Icons of Aviation History: Nieuport 28C

Light and highly maneuverable, the Nieuport 28C was rejected by the French air service, but found a place with the first American fighter squadrons to be deployed in World War One.


Nieuport 28C in the Naval Aviation Museum, Pensacola FL

The French aeroplane manufacturer Société Anonyme des Establissements Nieuport was founded in 1909 by two brothers who were both killed in accidents before the war. But when the Great War broke out, designer Gustave Delage provided the French air service with its first notable scout biplane, the Nieuport 11. Nicknamed “Le Bebe” (“The Baby”) because of its small size, it was highly maneuverable and became a very effective fighter, helping to end the Fokker Scourge.

In late 1917, Nieuport attempted to follow up on the success of Le Bebe with a newer model, the Nieuport 28C. Like the Model 11, it was lightly built and very maneuverable, though it had a bigger engine and was faster. The ailerons were moved from the upper wing plane to the lower. The new fighter was also more heavily armed: the Bebe had carried a single machine gun mounted on the upper wing which fired over the arc of the propeller, but the new Model 28 had two synchronized guns, one on the engine cowling and another on the left side of the fuselage.

Unfortunately for Nieuport, the SPAD XIII had also just been introduced, and it was a better airplane. The French adopted the SPAD as their new frontline fighter and began deploying it to the trenches in the beginning of 1918.

In the meantime, though, the Great War had received a new combatant. After years of neutrality, the United States declared war on Germany in April 1917. Both the Entente and the Central Powers knew that eventually America’s industrial capacity and fresh manpower would be decisive. But at this early point, the US was completely unprepared for war. It had no trained men, only obsolete weapons, and, although volunteer pilots of the famed Lafayette Escadrille had been flying in combat with the French for several years now, the American Expeditionary Force had no battle-ready aeroplanes of its own.

Since the new American forces would be trained largely by the French, it was assumed that they would be equipped with French aircraft. But there was a supply crunch for the Hispano-Suiza engines that powered the SPADs, and French frontline squadrons were barely getting enough for themselves. The Americans would have to use something else. And in stepped the Nieuport 28C. Although it was inferior to the SPAD, it was still a serviceable fighter, and it was immediately available for rapid production. The US placed an order for 297 of them.

There would be four American squadrons which were to be equipped with the French fighters as soon as possible, the 27th, 94th, 95th and 147th. None of them had been trained yet. In February 1918, when Nieuports began arriving at the American aerodromes, they didn’t have any armament: the US was not yet able to produce its own machine guns, and the French and British couldn’t keep up.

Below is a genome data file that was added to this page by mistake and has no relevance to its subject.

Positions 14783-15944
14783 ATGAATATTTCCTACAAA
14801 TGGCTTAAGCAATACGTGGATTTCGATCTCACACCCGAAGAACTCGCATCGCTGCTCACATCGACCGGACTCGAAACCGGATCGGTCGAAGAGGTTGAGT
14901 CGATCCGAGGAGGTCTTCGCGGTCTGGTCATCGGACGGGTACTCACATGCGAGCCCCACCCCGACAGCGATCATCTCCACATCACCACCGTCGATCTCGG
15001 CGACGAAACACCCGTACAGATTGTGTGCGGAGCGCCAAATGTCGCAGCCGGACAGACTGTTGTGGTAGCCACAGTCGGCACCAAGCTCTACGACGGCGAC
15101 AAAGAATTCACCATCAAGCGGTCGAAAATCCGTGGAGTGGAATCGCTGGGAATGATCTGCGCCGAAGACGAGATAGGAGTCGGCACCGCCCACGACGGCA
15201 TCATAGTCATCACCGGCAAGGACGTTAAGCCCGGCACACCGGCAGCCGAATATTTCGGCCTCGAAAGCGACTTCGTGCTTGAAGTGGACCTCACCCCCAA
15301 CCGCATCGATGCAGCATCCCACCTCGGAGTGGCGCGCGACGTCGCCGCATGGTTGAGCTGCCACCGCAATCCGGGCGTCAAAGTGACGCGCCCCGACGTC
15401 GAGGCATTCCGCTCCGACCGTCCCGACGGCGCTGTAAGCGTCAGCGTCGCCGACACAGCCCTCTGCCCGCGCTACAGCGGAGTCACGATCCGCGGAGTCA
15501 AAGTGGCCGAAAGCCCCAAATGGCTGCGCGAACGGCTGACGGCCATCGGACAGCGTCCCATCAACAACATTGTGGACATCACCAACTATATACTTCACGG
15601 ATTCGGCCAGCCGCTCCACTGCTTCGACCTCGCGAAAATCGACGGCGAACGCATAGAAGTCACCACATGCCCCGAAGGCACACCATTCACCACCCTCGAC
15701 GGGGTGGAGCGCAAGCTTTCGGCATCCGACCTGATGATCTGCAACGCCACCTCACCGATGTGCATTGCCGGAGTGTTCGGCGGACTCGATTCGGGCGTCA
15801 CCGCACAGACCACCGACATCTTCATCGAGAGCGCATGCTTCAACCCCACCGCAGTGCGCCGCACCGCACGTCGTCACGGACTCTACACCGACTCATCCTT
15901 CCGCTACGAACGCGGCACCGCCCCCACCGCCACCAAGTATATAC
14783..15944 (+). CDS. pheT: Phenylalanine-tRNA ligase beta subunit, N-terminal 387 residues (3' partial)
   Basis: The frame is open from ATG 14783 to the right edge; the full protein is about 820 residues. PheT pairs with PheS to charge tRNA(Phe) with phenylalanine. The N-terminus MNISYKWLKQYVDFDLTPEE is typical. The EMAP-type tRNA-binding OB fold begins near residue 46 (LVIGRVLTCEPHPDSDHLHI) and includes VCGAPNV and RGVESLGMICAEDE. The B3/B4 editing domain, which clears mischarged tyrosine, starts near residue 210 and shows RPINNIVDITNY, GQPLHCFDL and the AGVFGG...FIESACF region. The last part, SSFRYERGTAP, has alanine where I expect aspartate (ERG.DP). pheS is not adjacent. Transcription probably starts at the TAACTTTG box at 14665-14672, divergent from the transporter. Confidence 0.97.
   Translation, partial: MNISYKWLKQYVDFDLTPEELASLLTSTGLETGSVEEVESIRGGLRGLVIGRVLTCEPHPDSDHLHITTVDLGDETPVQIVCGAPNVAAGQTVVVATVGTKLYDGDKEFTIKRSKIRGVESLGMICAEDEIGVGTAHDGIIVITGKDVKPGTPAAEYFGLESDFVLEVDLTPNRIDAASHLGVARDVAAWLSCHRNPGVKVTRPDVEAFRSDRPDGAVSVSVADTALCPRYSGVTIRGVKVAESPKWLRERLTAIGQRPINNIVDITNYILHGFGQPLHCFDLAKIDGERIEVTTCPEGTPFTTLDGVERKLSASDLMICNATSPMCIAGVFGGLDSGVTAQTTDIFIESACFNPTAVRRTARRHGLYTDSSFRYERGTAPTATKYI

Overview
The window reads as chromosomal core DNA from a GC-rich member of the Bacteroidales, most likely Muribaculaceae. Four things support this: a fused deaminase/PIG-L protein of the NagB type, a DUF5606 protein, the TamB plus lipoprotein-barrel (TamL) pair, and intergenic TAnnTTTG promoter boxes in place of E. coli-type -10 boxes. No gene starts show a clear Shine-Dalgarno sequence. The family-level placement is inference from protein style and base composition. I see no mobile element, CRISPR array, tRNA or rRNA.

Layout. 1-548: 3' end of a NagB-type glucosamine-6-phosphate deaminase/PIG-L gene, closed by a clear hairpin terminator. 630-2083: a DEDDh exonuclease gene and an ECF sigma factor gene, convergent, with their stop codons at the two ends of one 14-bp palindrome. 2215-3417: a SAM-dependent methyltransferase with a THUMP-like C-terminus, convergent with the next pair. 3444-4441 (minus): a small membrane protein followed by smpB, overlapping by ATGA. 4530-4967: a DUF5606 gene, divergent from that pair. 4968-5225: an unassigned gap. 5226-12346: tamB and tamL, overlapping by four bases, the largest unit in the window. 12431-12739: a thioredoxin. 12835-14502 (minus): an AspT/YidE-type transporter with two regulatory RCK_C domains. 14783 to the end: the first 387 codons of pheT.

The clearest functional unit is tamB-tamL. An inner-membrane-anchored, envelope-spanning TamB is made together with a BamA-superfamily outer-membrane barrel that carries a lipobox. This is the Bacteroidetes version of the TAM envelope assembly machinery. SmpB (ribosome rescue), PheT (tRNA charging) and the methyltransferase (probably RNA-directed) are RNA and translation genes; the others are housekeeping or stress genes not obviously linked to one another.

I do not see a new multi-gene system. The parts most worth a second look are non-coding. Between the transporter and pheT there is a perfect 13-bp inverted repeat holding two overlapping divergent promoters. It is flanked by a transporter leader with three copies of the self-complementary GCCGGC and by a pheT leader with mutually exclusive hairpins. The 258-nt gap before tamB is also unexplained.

Finally, by April 1918, the first of the American squadrons—the 94th “Hat in the Ring”—was ready. On its second patrol, on April 14, Lt Alan Winslow and Lt Douglas Campbell each shot down a German plane to score the first official American air victories of the war. (The Lafayette Squadron of course had already shot down dozens and had several aces, but they were officially flying for the French.) The 27th and 147th Aero Squadrons began combat flights in June.

But although the Nieuport 28 was easy to fly and maneuverable, it had serious issues. The landing gear was weak and had to be reinforced. The rotary engine was prone to fires. Most serious, the upper wing had a fragile structure, and several pilots while diving ripped the leading edge free and pulled off most of their wing cloth.

By July 1918, there were finally enough SPAD XIIIs available to begin equipping the American squadrons, and the Nieuports were pulled from frontline service and used as trainers.

After the war, 88 Nieuport 28Cs were taken back to the United States, where they served for a time as trainers and scouts, and were then sold off as surplus. The Navy obtained 12 of the planes and used them, along with some Sopwiths, to test various ideas for launching aircraft from ships. In a series of experiments, the Nieuports were sent aloft from wooden platforms that had been built on top of gun turrets aboard several Navy ships, including the new battleship USS Arizona. Meanwhile some small countries like Guatemala and Switzerland flew newer Nieuports, manufactured in France after the war, until the late 1920s.

In 1930 four of the remaining Nieuport 28Cs were used to film the Hollywood movie “Dawn Patrol” starring Douglas Fairbanks Jr, and then its remake in 1938. From 1958 to 1972, the Old Rhinebeck Aerodrome in New York was flying a restored Nieuport in its air shows. This plane, a mixture of parts from at least four different postwar airframes, was put on exhibit at the USS Intrepid in New York and then obtained by the Smithsonian, where it is now displayed at the Udvar-Hazy Center. The Naval Aviation Museum in Florida has one of the Navy’s modified test versions on display. Two more original Nieuports are in museums in Europe.

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